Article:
Replace spent annuals. If some of your annuals are truly flagging, it’s OK to pull them out. Either replace them with some bold-foliaged heat-loving tropicals, or just mulch the bed, go on vacation, and wait for pansy (Viola × wittrockiana, annual) season.
Plan for a late crop. As hot as it is, now is the time to direct-seed your cool-weather vegetable garden, or begin indoors for planting next month. It’s also a good time to scatter seeds of old-fashioned reseeders like poppies (Papaver rhoeas, annual), love-in-a-mist (Nigella damascena, annual), foxglove (Digitalis and cvs., Zones 3–9), and black-eyed Susans (Rudbeckia fulgida var. fulgida, Zones 4–9).
Watch your watering. If drought strikes, be sure you are deep watering, especially recently added plants. Water herbs or vegetables in the evening and harvest in the morning. Be sure to dry some herbs to savor this winter.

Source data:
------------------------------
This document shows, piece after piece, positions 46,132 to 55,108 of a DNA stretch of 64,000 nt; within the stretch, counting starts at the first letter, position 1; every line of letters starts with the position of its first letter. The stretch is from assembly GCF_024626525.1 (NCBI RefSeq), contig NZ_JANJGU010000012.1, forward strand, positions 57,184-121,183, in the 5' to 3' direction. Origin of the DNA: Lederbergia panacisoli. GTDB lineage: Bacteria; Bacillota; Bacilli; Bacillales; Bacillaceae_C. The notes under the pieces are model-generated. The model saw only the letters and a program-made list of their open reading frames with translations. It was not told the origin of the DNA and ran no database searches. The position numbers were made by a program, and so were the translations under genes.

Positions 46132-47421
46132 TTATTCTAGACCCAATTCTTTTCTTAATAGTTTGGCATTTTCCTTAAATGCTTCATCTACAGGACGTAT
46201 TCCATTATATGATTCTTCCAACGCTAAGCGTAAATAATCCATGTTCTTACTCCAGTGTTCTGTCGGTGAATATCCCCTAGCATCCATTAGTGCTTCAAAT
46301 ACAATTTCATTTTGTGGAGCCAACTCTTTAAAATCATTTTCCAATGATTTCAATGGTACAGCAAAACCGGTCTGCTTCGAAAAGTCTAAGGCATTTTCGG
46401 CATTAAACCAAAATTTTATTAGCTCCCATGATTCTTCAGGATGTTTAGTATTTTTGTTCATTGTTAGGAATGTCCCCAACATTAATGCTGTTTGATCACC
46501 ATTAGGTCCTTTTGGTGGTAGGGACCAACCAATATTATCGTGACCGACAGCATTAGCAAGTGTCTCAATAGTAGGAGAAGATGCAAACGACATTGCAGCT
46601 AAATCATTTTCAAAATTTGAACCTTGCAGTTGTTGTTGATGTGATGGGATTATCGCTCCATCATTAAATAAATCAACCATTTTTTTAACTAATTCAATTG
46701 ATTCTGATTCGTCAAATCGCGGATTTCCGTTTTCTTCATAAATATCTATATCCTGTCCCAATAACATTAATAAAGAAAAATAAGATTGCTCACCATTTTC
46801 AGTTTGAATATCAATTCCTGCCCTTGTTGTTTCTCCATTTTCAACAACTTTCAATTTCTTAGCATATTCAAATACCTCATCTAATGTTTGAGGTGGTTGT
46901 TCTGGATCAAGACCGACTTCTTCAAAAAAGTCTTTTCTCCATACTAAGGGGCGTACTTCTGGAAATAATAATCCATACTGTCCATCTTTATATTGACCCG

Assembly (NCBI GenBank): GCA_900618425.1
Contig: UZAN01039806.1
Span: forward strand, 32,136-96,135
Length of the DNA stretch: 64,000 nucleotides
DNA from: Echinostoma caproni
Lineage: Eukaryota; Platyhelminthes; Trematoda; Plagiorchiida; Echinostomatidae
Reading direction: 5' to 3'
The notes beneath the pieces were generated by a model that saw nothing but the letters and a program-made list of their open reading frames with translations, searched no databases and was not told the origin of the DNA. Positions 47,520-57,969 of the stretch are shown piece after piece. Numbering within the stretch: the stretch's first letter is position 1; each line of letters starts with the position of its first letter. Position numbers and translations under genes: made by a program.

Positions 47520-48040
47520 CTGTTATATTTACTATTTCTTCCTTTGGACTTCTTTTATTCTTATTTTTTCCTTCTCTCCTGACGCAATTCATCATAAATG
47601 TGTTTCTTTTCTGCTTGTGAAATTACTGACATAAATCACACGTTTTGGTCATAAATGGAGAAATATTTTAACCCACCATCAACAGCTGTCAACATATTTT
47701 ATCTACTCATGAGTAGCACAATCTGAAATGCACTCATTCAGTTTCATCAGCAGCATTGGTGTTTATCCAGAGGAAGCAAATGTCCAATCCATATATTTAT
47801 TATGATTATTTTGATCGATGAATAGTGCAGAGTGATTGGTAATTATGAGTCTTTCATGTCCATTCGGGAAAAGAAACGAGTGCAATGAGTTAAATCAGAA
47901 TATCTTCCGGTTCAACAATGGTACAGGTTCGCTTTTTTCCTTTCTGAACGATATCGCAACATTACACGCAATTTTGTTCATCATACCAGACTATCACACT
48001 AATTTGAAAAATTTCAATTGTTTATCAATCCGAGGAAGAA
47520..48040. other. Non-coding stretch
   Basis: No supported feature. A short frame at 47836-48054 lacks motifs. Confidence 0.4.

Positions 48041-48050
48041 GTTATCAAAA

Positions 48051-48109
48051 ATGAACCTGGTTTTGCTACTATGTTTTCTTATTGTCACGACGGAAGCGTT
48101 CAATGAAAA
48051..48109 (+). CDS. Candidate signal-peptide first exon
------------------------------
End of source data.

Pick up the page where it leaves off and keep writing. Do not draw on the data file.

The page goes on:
Pause, plan, and rest. Evaluate your garden during this most challenging time of year. Take some notes and a few wide shot pictures. Attend a gardening symposium or botanical garden classes, or catch up on podcasts while on vacation. Relax so you can be refreshed for the fall season.
Paula Gross is the former Assistant Director of the University of North Carolina at Charlotte Botanical Gardens.
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